PHOENIX (FOX 10) – The case of whooping cough is back in the United States. Officially known as pertussis, a highly contagious respiratory infection causes a severe coughing attack that resembles the "whooping" sound.
Despite having a vaccine, health officials have seen a surge in the number of cases in recent decades. According to the Centers for Disease Control, there were fewer than 2,000 cases in the US in the 1970s and 1980s, but that jumped to more than 48,000 cases in 2012. And while those numbers dropped from that peak, they were still not as low as when the vaccine available.
Pertussis study of Journal of the American Medical Association said unvaccinated children contributed to the outbreak.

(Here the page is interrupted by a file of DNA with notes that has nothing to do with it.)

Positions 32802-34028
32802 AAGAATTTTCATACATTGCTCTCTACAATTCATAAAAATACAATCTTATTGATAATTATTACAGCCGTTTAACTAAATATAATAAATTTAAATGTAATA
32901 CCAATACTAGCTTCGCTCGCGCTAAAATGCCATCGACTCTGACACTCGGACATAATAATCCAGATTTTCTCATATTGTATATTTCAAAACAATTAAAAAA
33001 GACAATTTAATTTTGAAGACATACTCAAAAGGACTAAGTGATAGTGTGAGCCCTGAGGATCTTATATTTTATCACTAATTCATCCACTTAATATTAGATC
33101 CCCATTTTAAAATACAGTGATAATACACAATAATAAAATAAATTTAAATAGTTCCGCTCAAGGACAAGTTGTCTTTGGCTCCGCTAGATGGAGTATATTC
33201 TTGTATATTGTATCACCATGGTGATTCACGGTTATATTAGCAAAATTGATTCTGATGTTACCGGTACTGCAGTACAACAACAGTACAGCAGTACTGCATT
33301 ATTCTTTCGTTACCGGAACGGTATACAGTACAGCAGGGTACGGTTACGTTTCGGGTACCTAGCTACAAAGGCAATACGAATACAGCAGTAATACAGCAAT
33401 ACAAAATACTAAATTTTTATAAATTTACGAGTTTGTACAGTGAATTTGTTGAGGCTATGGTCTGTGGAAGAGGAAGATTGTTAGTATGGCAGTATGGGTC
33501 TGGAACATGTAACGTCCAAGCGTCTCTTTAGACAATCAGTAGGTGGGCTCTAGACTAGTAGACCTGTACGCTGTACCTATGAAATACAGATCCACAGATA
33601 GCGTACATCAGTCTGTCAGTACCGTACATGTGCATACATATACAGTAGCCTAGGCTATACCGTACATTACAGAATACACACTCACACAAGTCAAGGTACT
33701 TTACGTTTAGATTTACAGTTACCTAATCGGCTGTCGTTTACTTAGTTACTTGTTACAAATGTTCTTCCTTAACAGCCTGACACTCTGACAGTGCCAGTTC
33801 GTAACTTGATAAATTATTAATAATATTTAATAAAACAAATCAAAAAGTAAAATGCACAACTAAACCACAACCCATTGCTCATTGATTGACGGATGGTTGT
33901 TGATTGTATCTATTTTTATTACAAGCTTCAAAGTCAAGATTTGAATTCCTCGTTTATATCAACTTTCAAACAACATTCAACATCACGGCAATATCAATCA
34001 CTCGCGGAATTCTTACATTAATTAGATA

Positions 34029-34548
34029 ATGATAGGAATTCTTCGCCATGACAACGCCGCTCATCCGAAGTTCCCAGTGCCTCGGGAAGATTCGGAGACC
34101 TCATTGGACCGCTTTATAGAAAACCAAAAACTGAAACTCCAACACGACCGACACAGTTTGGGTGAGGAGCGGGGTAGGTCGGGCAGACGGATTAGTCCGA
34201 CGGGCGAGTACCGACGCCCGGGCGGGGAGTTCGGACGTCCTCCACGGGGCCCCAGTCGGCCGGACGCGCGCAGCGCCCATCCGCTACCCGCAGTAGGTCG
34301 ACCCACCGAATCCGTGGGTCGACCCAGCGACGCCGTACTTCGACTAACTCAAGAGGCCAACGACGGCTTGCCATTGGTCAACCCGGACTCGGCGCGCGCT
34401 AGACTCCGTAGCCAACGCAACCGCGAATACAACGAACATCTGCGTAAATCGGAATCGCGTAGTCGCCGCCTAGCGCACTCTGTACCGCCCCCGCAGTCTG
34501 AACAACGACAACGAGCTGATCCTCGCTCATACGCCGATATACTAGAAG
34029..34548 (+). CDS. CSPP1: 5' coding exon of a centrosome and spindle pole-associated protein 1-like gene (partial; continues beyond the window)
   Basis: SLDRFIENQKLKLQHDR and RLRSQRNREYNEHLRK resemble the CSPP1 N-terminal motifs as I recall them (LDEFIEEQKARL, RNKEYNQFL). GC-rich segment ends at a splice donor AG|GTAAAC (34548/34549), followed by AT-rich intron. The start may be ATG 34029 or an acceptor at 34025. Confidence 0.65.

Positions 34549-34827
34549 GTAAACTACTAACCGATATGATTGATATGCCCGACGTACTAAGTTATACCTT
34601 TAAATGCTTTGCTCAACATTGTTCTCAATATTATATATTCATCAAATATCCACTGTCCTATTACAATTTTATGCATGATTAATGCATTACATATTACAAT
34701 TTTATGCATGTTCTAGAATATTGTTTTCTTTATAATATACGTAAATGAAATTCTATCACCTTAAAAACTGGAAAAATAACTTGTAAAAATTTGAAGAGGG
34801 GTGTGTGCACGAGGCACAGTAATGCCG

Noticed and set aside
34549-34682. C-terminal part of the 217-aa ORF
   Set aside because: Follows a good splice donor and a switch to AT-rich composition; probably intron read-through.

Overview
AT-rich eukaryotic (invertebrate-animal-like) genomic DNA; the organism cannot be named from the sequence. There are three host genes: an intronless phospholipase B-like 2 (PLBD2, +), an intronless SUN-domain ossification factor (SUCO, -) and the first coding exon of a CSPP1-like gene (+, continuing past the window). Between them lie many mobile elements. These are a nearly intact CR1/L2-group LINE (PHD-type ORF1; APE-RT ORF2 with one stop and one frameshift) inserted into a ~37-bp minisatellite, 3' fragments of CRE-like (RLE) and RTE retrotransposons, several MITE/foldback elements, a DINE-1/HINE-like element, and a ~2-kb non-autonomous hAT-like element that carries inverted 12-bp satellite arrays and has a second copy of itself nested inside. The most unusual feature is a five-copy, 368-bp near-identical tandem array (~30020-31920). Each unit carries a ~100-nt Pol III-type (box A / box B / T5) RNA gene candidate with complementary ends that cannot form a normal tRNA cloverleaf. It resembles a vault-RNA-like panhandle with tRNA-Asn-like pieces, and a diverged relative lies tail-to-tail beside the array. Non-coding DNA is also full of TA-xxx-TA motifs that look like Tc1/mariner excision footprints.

"Pertussis (whooping cough) can cause serious illness in infants, children, adolescents, and adults. Symptoms of pertussis usually develop in five to 10 days after you are exposed. Sometimes the symptoms of pertussis do not develop for three weeks," according to the CDC.
Initial symptoms that can last from one to two weeks include: runny nose, mild fever, mild cough, and apnea.
After a week or two, advanced symptoms occur when the disease develops: a rapid cough is followed by a high-pitched scream, vomiting and fatigue.
The CDC recommends that infants receive DTaP, a series of injections with a combination vaccine, including pertussis, starting at the age of two months. This can help protect from three diseases: diphtheria, tetanus and pertussis.
"It's important to know that many babies with pertussis don't cough at all. Instead it causes them to stop breathing and turn blue."
They also recommend that adults get a booster shot, called Tdap, every 10 years. It also contains protection against tetanus, diphtheria and pertussis.
Signs and symptoms of pertussis
Whooping Cough vaccination information